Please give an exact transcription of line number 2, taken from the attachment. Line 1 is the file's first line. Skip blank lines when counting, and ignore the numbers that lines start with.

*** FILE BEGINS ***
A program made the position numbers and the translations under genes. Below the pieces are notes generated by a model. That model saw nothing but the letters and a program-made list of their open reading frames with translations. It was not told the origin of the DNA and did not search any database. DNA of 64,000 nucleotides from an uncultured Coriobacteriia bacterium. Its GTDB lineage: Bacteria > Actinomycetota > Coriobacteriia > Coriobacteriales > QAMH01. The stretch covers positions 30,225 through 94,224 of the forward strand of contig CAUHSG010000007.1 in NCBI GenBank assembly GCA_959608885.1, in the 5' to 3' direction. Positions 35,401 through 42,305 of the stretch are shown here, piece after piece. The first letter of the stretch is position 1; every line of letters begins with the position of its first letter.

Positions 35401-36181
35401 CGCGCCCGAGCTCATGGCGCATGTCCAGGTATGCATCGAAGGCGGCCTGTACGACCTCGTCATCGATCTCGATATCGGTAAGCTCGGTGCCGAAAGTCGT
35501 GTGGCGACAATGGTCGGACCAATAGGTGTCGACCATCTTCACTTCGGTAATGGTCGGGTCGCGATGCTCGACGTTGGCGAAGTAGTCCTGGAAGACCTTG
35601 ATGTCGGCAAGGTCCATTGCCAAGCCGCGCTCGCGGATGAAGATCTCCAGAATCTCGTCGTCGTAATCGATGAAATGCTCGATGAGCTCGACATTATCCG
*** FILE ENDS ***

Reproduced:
Positions 35401-36181